Saturday, June 23, 2012

Dungeon Gear Solid: Dragon Eater

Occasionally, when I see an inspirational Dungeons & Dragons character, I quickly have an idea of what I *want* to do but, as it ends up, I often have some trouble figuring out how to make that desire a reality. The hand-to-hand expert was the sort of character that did not fit within the original framework of Dungeons & Dragons Fourth Edition.  In fact, for what it is worth, the Dungeons & Dragons game has never been especially good at capturing fisticuffs within its game mechanics.  The Second Edition had an especially strange hand-to-hand combat table but it never felt especially compelling. Of course, various editions had variants of the Monk, but the "punch master" was not quite what I was looking for.

The Fourth Edition of Dungeons & Dragons game had flirted with the idea of an Assassin a few years into the run. When the Essentials line was released, they began play-testing an "Essentials" Assassin, a variant meant to capture more of the iconic, old-school Assassin. When first released, I could not help but think that somebody had really just been praying for a re-imagining of the old First Edition Assassin. It seemed interesting, but I was not sure how I felt about it in play. My biggest concern was how the Poison system would play out. Eventually, the "final" version was released as part of Heroes of Shadow and I began to think about how the class would fit into the overall context of the game. It seemed weird, but it started to seem like something different and interesting. The Assassin used strange weapons and had interesting hand-to-hand abilities that warranted further investigation.

When I began making Dungeons & Dragons character cards for my local D&D Encounters game, I started by trying to find classes that would easily fit into specific, iconic characters. The Red Scales Assassin felt like somebody who I had already seen, an iconic character that needed realization within the Dungeons & Dragons context. I realized that knocking enemies prone, stabbing them with a knife, and choking them from behind fit right into a favorite character of mine... Naked Snake from Metal Gear Solid 3: Snake Eater. With that in mind, I sat down to the character builder and began working.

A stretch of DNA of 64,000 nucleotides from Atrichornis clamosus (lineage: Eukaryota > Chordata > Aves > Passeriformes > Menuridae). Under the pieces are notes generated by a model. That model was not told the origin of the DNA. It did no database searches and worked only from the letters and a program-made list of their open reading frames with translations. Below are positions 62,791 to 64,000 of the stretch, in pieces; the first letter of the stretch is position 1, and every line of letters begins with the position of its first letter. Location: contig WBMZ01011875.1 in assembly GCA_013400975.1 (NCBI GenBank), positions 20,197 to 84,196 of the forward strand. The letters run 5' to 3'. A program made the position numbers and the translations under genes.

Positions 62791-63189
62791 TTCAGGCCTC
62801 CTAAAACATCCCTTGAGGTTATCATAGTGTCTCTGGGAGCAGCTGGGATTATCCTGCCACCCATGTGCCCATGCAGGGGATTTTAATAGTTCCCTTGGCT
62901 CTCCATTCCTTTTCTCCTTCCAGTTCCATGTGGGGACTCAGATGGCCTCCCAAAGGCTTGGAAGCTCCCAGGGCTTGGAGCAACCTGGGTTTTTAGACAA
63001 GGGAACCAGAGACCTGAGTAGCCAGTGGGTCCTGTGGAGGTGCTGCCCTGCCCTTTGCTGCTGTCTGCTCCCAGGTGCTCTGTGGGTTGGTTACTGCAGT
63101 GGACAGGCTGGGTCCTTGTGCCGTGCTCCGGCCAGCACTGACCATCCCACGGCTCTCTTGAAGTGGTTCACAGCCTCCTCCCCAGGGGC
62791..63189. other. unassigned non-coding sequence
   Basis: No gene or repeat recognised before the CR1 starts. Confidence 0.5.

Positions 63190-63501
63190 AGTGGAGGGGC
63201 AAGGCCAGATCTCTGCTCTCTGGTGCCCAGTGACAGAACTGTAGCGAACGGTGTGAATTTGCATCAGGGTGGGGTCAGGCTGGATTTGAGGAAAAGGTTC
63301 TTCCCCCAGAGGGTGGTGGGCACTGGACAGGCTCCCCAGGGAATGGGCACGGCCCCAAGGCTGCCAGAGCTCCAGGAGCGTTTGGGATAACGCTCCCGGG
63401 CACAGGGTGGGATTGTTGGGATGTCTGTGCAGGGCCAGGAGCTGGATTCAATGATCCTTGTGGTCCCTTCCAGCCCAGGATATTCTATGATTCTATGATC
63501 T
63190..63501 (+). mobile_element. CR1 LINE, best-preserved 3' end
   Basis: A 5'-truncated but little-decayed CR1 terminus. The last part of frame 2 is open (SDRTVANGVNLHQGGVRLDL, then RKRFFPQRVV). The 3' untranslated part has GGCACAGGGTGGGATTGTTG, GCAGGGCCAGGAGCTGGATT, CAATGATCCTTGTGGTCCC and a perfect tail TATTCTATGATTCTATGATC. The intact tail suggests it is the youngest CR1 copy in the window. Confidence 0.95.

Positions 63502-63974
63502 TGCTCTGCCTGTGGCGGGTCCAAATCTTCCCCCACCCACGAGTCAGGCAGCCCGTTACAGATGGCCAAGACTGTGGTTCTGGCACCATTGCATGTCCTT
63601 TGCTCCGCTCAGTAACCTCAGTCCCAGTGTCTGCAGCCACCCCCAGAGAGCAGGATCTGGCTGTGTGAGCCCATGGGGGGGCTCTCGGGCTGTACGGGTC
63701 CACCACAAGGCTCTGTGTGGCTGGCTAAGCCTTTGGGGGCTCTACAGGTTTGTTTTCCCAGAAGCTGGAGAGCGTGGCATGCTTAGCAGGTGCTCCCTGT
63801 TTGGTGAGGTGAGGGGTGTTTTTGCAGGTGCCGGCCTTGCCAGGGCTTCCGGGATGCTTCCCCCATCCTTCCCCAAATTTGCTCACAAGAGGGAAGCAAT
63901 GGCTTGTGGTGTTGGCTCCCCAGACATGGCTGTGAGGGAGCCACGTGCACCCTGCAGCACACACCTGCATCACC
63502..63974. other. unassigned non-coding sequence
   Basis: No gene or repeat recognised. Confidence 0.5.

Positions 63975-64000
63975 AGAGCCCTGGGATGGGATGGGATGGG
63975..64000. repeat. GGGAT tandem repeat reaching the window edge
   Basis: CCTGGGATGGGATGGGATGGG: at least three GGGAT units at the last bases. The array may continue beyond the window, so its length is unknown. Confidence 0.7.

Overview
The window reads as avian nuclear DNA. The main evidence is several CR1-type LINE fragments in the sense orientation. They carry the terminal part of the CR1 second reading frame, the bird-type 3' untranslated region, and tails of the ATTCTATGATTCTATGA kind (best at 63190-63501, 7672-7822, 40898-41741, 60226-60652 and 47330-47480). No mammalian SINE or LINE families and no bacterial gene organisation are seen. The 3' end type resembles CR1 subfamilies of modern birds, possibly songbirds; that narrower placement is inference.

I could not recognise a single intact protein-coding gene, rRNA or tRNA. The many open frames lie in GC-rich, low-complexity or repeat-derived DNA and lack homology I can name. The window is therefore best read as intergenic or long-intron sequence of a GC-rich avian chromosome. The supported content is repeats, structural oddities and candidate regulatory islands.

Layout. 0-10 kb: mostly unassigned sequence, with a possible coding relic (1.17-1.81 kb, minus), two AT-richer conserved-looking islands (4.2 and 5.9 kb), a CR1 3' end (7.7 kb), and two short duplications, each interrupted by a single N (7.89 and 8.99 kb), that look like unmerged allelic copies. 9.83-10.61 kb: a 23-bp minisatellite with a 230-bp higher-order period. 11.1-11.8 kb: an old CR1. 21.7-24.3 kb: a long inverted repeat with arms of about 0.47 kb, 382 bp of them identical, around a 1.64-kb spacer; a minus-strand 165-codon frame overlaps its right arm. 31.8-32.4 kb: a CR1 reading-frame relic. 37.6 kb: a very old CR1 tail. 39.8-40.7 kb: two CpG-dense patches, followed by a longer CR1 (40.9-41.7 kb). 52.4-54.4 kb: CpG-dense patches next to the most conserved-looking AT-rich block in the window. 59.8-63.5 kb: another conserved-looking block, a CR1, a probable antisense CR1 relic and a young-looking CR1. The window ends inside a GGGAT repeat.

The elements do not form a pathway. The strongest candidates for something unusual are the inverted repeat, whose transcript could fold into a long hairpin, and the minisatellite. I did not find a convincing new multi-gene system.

CODEC: 140.85
You haven't been practicing your CQC, Snake...
It took me some time figuring out quite how Snake would work within the context of Dungeons & Dragons. The Red Scale Assassin seemed to be near perfect. Garrote attack for a CQC choke. At-will attack that left the enemy prone to represent a CQC body toss. Special knife attacks for using poison. It was just a matter of making it all mesh together properly and naming things such that they felt very ... Snake-like. Honestly, the only thing this character was missing was an absurd array of camouflage to shift between. To be honest, I had half considered making him a Changeling just so I could have an ability that fit with the shifting of camo.

I should make one note about this character for the Fourth Edition rules aficionados out there. I have essentially done away with the garrote, despite it being essential to one of his attacks. The Executioner Assassin has an ability (Quick Swap) that allows him to sheath one weapon and draw another as a Free Action. In addition, Snake has the Master at Arms feat which allows him to sheath one weapon and draw another as a Minor Action. Keeping both of those in mind, I have essentially done away with switching to the garrote as part of Snake's move set. If he wants to choke somebody out (CQC Choke), he does (assuming he meats the hidden requirement). In the context of the character, it works just fine. In the mechanical context, a picky DM can just accept the fact that he is constantly switching his weapons around such that he uses the appropriate weapon for the attack he intends to perform.

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